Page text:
Senate clears way for final vote on financial reform bill

Three Republican senators from the Northeast join majority Democrats to advance a financial reform bill to tighten regulation of Wall Street.

By , Staff writer

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    President Barack Obama makes a statement on the financial reform bill, Thursday, in the Rose Garden of the White House in Washington.
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Senators voted 60 to 40 Thursday to end debate on the financial overhaul bill, virtually assuring the legislation will win final Senate passage.

That’s a big step forward for Wall Street reform. The chances are now good that President Obama soon will be able to sign the legislation into law and check it off his “to do” list – something he’s already done for health-care reform.

In turn, that means Democratic lawmakers in the fall may have two big pieces of finished business on which to campaign.

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“The president has to be very, very happy ... this is a major victory for him,” said Sen. Bob Corker (R) of Tennessee after Thursday’s vote. “In my opinion it’s an overreach. I think we could have done better.”

Mr. Obama is indeed pleased. He heralded Thursday's vote, saying Wall Street efforts to undermine the legislation had failed.

"Our goal is not to punish the banks," he said, "but to protect the larger economy and the American people from the kind of upheavals that we've seen in the past few years. Today's action was a major step forward in achieving that goal."

Two Democratic holdouts

For Democrats, the road to cloture perhaps was bumpier than they had anticipated. On Wednesday, an initial attempt to limit debate and clear the way to final passage fell just short, with key opposition coming from within the Democratic caucus. Sens. Maria Cantwell (D) of Washington and Russ Feingold (D) of Wisconsin both voted “no," indicating they wanted the bill toughened.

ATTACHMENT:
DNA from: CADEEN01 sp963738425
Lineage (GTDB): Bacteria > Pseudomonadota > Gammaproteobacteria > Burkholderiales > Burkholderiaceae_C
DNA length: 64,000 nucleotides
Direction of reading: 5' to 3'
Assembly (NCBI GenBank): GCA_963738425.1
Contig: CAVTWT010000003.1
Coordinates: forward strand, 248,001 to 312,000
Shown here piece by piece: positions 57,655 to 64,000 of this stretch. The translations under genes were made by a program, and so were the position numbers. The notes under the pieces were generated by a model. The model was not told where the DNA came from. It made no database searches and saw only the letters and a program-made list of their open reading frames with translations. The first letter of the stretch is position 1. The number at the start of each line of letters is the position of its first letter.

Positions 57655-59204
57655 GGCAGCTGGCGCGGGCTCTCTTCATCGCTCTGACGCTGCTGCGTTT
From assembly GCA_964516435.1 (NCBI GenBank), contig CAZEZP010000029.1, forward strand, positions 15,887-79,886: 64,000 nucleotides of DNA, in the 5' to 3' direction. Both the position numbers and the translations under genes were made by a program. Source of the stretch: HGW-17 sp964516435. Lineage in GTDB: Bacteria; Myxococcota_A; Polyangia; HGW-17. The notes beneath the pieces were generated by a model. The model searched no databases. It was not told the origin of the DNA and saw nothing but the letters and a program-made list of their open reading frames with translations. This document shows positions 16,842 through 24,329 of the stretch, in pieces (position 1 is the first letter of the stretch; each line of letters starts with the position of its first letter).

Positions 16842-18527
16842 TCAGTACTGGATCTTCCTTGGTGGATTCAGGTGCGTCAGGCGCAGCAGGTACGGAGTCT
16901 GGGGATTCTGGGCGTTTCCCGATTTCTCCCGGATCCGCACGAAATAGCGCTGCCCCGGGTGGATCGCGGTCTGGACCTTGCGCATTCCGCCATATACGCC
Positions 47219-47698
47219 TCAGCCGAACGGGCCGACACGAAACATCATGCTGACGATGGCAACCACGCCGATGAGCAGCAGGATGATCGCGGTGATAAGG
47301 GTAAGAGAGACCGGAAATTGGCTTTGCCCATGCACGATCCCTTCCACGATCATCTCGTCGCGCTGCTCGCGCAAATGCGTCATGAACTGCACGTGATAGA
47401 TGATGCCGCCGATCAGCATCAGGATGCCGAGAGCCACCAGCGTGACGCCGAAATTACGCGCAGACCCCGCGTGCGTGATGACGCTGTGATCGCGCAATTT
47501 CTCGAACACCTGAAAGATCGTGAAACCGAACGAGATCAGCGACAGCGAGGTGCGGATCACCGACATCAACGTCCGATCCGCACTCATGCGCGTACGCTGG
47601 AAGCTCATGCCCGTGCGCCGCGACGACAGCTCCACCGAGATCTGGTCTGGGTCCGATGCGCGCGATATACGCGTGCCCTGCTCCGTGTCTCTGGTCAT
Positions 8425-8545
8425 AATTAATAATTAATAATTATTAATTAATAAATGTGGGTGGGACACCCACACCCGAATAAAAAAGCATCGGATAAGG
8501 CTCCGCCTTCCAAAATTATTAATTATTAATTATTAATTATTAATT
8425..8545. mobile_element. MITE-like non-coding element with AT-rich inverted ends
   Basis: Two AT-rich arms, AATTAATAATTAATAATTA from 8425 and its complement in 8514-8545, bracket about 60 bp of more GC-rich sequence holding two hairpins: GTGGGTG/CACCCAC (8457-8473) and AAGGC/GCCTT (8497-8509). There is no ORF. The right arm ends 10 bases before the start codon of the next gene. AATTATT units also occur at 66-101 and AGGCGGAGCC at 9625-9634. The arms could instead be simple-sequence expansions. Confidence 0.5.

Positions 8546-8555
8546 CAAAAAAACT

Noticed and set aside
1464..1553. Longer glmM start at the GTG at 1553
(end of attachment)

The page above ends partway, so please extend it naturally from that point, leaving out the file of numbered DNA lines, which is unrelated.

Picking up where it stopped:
Senators Cantwell and Feingold voted “no” again on Thursday. But three Republicans – Massachusetts Sen. Scott Brown and Maine Sens. Olympia Snowe and Susan Collins – voted “yes,” assuring narrow approval of the effort.

“It’s been hard to get to this point,” said Senate majority leader Harry Reid of Nevada in the moments after the vote.

What Wall Street can expect

The financial overhaul bill is the most sweeping attempt to rein in Wall Street since the 1930s. It would establish a new consumer protection agency, set up a council intended to watch for and prevent another financial meltdown, and toughen regulation of the complex securities known as derivatives, among other things.

Under Senate rules, up to 30 hours of debate remain following cloture approval. A simple majority is needed for final approval of the bill.

Amendments yet to be voted on include a proposal to prohibit banks from making speculative trades with their own money, and a proposal to exempt auto deals from the oversight of the new consumer protection agency.

Democrats were jubilant after Thursday’s victory. Republicans tried to criticize some of the content of the legislation without appearing supportive of Wall Street bankers.

Senator Corker, for example, said he was “shocked’ by the extent of the powers of the new consumer agency and “disappointed” that the bill did not address issues at Fannie Mae and Freddie Mac, the big government-controlled mortgage entities.

When it comes to bad loans, Fannie Mae and Freddie Mac have been “enablers,” said Corker.

Associated Press material was used in this report.

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